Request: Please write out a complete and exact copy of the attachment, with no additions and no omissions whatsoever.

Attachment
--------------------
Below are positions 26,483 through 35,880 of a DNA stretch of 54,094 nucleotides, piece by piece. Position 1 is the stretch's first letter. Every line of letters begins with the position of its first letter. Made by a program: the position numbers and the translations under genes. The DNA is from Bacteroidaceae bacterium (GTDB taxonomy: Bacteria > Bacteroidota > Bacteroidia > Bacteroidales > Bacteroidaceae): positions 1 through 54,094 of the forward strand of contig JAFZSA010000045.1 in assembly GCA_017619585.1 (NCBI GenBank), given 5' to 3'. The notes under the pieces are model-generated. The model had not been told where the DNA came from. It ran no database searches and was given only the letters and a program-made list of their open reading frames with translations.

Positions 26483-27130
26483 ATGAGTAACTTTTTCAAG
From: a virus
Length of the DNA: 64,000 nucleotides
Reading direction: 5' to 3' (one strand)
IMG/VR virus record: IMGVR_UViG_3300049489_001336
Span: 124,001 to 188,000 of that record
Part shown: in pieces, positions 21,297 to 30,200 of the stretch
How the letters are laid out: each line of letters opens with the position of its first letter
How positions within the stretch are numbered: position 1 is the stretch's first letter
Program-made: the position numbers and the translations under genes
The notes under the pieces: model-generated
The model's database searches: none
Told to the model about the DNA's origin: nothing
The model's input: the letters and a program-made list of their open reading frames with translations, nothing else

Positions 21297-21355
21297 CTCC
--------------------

Below are positions 26,483 through 35,880 of a DNA stretch of 54,094 nucleotides, piece by piece. Position 1 is the stretch's first letter. Every line of letters begins with the position of its first letter. Made by a program: the position numbers and the translations under genes. The DNA is from Bacteroidaceae bacterium (GTDB taxonomy: Bacteria > Bacteroidota > Bacteroidia > Bacteroidales > Bacteroidaceae): positions 1 through 54,094 of the forward strand of contig JAFZSA010000045.1 in assembly GCA_017619585.1 (NCBI GenBank), given 5' to 3'. The notes under the pieces are model-generated. The model had not been told where the DNA came from. It ran no database searches and was given only the letters and a program-made list of their open reading frames with translations.

Positions 26483-27130
26483 ATGAGTAACTTTTTCAAG
From: a virus
Length of the DNA: 64,000 nucleotides
Reading direction: 5' to 3' (one strand)
IMG/VR virus record: IMGVR_UViG_3300049489_001336
Span: 124,001 to 188,000 of that record
Part shown: in pieces, positions 21,297 to 30,200 of the stretch
How the letters are laid out: each line of letters opens with the position of its first letter
How positions within the stretch are numbered: position 1 is the stretch's first letter
Program-made: the position numbers and the translations under genes
The notes under the pieces: model-generated
The model's database searches: none
Told to the model about the DNA's origin: nothing
The model's input: the letters and a program-made list of their open reading frames with translations, nothing else

Positions 21297-21355
21297 CTCC